As more companies see their audiences shift to mobile or begin as mobile-only users, they don't have a lot of time to make the transition to mobile themselves. Little wonder that mobile has become top of mind for most Internet companies. Here's how a few of them are handling the transition.
102 million people accessed Facebook solely from mobile in June, a massive 23% increase over the 83 million mobile-only users in March. 18.7% of its 543 million monthly mobile users don’t even visit its desktop site. That means if it can’t make its mobile advertising generate a lot more money within the next year, revenue could plummet. (source)
eBay's mobile shoppers and mobile payers are 3 to 4 times more valuable than Web only. Mobile was a major contributor to eBay's Q2 growth with 600,000 new customers making their first purchase through eBay’s mobile apps. The company is now expecting eBay and PayPal mobile to each transact $10 billion in volume this year. eBay’s CEO John Donahoe, called it “a staggering surge” in mobile commerce that did not exist just a few years ago. (source)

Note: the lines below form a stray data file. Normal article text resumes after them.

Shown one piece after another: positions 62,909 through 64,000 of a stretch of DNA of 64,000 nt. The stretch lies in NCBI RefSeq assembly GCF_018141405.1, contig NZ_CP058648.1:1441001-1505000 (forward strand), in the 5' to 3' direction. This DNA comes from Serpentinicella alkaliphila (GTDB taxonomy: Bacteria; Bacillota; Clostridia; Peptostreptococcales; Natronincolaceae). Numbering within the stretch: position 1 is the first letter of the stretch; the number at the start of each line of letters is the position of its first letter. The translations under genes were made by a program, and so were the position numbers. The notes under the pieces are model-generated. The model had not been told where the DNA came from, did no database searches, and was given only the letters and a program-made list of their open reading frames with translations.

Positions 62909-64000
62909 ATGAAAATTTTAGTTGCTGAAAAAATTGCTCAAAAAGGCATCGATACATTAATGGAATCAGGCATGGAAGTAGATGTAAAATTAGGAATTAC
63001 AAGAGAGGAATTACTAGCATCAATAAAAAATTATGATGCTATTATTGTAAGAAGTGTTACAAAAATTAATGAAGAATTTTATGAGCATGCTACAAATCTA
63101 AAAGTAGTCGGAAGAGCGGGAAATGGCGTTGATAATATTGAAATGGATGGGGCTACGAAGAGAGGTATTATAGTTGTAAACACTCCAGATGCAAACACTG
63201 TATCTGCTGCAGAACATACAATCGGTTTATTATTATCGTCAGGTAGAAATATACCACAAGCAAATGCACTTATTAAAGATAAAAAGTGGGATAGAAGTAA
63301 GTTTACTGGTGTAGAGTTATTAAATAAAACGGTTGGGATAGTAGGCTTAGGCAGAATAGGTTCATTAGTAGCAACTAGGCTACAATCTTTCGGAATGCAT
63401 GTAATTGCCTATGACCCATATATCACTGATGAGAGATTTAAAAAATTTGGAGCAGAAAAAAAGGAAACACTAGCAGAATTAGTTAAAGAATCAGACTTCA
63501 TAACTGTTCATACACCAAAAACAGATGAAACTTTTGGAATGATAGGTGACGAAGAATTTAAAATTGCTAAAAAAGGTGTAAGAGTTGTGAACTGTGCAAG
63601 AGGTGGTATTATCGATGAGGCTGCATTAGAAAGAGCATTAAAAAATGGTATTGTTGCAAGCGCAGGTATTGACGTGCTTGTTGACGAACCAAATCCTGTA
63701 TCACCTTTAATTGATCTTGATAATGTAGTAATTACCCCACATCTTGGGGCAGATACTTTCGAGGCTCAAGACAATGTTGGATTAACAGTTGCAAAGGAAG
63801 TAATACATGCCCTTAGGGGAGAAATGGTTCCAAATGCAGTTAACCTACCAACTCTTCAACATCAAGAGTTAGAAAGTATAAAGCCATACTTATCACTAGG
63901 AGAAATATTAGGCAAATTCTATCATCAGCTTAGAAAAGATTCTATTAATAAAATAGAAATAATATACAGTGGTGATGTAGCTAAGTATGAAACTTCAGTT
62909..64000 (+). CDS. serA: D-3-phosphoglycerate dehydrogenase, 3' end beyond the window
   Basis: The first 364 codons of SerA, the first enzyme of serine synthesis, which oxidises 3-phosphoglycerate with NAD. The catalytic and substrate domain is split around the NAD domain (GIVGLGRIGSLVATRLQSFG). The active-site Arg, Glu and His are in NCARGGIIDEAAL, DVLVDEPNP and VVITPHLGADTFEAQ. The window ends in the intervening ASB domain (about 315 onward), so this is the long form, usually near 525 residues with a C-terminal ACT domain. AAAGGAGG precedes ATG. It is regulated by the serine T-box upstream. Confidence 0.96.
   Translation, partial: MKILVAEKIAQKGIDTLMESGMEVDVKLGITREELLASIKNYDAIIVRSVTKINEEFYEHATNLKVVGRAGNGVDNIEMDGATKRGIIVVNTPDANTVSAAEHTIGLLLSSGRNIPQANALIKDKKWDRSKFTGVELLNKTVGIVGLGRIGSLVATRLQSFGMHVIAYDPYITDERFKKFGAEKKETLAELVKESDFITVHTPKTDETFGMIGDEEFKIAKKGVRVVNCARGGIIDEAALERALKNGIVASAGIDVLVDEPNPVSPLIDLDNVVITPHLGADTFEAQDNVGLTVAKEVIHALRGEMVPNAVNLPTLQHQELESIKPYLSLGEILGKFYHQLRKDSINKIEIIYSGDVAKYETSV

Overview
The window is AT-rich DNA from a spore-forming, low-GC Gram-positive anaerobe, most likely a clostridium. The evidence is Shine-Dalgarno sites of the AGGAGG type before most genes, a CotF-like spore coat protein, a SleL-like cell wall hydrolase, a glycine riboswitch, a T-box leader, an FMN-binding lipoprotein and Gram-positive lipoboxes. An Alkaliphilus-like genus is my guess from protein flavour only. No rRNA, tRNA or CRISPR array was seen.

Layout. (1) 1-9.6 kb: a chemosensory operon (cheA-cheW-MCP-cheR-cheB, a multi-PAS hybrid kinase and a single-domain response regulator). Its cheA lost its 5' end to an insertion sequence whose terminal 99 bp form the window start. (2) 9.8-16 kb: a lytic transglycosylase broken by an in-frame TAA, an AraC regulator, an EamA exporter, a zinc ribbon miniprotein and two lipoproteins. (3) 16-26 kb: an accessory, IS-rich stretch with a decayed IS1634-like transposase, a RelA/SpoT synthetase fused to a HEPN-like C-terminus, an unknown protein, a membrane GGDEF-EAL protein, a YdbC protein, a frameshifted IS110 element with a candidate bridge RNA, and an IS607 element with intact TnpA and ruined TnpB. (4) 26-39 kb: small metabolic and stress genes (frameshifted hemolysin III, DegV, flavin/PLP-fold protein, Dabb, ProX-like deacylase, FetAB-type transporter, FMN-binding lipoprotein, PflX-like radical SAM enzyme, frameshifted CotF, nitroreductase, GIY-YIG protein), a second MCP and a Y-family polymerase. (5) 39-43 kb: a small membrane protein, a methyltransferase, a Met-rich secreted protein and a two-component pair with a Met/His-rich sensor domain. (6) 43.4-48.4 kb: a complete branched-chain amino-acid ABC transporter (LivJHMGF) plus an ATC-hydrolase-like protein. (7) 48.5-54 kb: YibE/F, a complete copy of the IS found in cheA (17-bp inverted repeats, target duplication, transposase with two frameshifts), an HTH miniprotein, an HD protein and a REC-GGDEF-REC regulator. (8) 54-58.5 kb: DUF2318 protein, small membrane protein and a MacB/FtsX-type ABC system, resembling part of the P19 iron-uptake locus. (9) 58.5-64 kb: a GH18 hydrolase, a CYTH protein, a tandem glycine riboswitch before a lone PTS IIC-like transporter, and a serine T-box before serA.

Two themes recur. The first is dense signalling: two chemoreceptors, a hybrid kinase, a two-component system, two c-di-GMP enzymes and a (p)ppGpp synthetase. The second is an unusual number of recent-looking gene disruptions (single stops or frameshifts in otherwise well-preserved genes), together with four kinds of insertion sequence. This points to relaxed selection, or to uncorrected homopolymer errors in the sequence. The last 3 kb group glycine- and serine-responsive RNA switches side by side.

The majority of Twitter users are mobile and more active than their desktop counterparts. Dick Costolo, Twitter’s chief executive, says he now sees Twitter’s website as an “entry ramp” guiding users to the “core” Twitter mobile app. Mobile revenue for Twitter on some days is greater than non-mobile. (source)
The number of people who play Zynga's games on mobile devices is growing three times faster than the number of those who play on the Web. People using their phones or other mobile devices often are what Zynga calls "casual players" who tend to spend less money. Figuring out how to make money from them is more important than ever. (source)
10% of Yelp's monthly uniques access the service on mobile but account for a disproportionate 40% of Yelp's search query volume. On weekends, mobile searches actually outweigh desktop searches. Yelp runs ads on the mobile web, and those ads see a higher clickthrough rate than their desktop counterparts. That makes the company “very confident” that it can basically transfer its monetization to mobile. (source)
Real estate service Zillow tipped toward mobile usage just last quarter. A user of Zillow on a mobile device is three times more likely to contact an agent than a user of Zillow on a dekstop. So Zillow actually monetizes (in terms of contacts per visitor) quite a bit better on mobile devices than on desktop. (source)